Land art, Earthworks, or Earth art is an art movement which emerged in the United States in the late 1960s and early 1970s, in which landscape and the work of art are inextricably linked. Sculptures are not placed in the landscape; rather the landscape is the very means of their creation. The works frequently exist in the open, located well away from civilization, left to change and erode under natural conditions. Many of the first works, created in the deserts of Nevada, New Mexico, Utah or Arizona were ephemeral in nature and now only exist as video recordings or photographic documents.
Postmodern art is a term used to describe art which is thought to be in contradiction to some aspect of modernism, or to have emerged or developed in its aftermath. In general movements such as Intermedia, Installation art, Conceptual Art and Multimedia, particularly involving video are described as postmodern. The traits associated with the use of the term postmodern in art include bricolage, use of words prominently as the central artistic element, collage, simplification, appropriation, depiction of consumer or popular culture and Performance art
Robert Shmithson; In 1970 Robert Smithson (1938-1973), one of the most innovative and provocative artists of the twentieth century, created the landmark earthwork Spiral Jetty at Rozel Point on Utah's Great Salt Lake. This dramatic and highly influential work forms a coil 1,500 feet long and 15 feet wide and stretches out counterclockwise into the lake's translucent red water. Composed of black basalt rocks and earth, the sculpture comprises the materials of its location: mud, salt crystals, rocks, water.
The contributors to this comprehensive publication consider the sculpture in relation to its eponymous companions—a text work and a film. These essays situate this renowned series of works alongside Smithson's critical writings, proposals, drawings, sources, and models. Amply illustrated with archival and new photographs of the Jetty and many comparative illustrations, this book makes evident why Smithson's art and writings have had such a powerful impact on art and art theory for over thirty years.
Michael Heizer; (b Berkeley, CA, 4 Nov 1944). American sculptor, painter and printmaker. He studied painting at the San Francisco Art Institute from 1963 to 1964 and moved to New York in 1966. His early imagery showed an awareness of Minimalist ideals. In 1967, however, he temporarily renounced painting and pursued what became a lasting interest in LAND ART. His 'excavations' in the desert of the American Southwest were prefigured by childhood travels to Pre-Columbian and Egyptian archaeological sites with his father, anthropologist Robert Heizer. The earthworks of the late 1960s and early 1970s consisted of moving vast, yet precise quantities of soil in regions of virtual inaccessibility, a strategy he shared with other artists such as Walter de Maria, Robert Smithson and James Turrell. Double Negative (1969-70; Los Angeles, CA, Mus. Contemp. A.) exemplifies his concern for juxtaposing the monumental with the ephemeral. The work displaced c. 250,000 tonnes of desert rock, while cutting a horizontal shaft across the lip of an eroding precipice, thus poising the artist's heroic gesture against the imminent forces of nature. Works produced for museum and gallery exhibitions, for example Windows/Matchdrop (1969; D?sseldorf, St?dt. Ksthalle), where a sidewalk is incised according to the dictate of several fallen matchsticks, demonstrate also his debt to earlier modernist questionings of the creative context and authority of the artist. Heizer incorporated the role of chance in his work's design.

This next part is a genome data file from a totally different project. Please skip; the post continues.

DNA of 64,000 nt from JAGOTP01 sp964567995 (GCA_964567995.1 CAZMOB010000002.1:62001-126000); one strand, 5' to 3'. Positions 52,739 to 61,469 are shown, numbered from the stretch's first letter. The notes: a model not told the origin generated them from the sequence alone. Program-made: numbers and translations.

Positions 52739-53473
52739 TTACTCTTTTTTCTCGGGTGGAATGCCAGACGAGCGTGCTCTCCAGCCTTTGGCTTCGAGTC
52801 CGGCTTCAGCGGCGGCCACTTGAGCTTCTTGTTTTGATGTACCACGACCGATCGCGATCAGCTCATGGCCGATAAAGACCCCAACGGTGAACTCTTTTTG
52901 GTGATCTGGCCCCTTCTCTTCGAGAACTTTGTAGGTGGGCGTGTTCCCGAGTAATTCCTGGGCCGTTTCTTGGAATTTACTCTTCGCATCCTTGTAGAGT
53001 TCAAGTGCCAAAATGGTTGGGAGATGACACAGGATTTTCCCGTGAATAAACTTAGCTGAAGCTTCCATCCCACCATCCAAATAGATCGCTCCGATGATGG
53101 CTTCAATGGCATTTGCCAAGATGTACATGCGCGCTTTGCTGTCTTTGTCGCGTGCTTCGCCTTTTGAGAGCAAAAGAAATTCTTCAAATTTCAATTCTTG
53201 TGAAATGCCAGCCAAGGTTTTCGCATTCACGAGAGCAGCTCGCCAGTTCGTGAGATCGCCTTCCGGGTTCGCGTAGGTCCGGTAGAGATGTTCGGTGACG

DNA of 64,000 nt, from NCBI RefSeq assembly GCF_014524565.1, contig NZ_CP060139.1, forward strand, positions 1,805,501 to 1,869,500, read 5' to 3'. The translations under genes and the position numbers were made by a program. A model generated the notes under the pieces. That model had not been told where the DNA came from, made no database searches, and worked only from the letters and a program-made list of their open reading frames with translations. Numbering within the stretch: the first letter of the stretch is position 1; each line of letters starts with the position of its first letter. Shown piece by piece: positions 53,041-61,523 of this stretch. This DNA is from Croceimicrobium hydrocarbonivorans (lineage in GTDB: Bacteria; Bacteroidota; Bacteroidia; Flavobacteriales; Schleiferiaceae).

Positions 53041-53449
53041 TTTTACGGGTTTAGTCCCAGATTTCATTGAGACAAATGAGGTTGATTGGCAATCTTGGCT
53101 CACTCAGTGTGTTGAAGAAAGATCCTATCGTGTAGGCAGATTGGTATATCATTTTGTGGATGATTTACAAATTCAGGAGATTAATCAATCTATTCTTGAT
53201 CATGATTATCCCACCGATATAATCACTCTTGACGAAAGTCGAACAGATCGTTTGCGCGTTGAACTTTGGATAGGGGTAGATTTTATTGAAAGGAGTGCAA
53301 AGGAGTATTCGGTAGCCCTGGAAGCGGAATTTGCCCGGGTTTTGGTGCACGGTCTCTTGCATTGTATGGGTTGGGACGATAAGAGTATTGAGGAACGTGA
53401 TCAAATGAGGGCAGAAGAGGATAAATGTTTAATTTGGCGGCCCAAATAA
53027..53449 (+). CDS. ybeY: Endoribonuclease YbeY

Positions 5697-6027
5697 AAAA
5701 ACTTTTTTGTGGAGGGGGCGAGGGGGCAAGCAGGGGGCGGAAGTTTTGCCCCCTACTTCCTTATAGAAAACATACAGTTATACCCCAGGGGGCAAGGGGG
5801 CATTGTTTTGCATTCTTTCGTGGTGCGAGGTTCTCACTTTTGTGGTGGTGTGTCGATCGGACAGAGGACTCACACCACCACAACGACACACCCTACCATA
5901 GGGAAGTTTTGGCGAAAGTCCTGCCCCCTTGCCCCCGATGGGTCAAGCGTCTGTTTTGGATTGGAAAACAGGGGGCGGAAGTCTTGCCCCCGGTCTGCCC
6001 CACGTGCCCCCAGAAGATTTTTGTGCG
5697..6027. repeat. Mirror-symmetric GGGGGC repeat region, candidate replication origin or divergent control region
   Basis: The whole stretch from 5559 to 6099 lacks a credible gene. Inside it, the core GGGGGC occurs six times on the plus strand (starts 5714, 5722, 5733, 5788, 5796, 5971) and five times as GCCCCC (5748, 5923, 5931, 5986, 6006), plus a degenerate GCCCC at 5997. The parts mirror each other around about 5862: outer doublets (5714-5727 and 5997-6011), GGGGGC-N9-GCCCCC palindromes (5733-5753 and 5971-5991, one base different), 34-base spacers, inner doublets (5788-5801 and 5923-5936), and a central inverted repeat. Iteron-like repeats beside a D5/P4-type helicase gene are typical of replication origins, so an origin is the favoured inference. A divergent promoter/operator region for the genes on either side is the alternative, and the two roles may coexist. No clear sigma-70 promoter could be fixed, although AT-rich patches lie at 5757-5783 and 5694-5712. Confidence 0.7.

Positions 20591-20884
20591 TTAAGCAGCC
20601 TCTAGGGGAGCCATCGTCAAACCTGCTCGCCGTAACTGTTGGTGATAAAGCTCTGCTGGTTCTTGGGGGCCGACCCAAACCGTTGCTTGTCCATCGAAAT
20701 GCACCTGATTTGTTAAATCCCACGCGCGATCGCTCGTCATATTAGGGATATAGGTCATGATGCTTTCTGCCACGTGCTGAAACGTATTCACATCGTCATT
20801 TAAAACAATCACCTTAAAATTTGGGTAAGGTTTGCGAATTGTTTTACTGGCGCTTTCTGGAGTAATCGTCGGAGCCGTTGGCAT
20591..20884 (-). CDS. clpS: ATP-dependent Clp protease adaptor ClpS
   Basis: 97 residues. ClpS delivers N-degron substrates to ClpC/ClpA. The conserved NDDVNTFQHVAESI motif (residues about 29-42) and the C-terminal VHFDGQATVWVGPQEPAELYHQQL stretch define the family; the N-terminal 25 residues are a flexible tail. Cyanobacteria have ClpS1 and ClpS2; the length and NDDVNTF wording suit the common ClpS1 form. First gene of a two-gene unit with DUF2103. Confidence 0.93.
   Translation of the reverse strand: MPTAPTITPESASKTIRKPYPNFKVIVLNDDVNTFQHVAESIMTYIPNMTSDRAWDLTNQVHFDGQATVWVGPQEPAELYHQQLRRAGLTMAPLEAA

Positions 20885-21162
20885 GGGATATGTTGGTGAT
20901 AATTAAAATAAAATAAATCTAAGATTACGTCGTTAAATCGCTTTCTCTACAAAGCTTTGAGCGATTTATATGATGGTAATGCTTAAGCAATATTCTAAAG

Richard Long (born June 2, 1945) is an English sculptor, photographer and painter, one of the best known British land artists.
Several of his works were based around walks that he has made, and as well as land based natural sculpture, he uses the mediums of photography, text and maps of the landscape he has walked over.
In his work, often cited as a response to the environments he walked in, the landscape would be deliberately changed in some way, as in A Line Made by Walking (1967), and sometimes sculptures were made in the landscape from rocks or similar found materials and then photographed. Other pieces consist of photographs or maps of unaltered landscapes accompanied by texts detailing the location and time of the walk it indicates.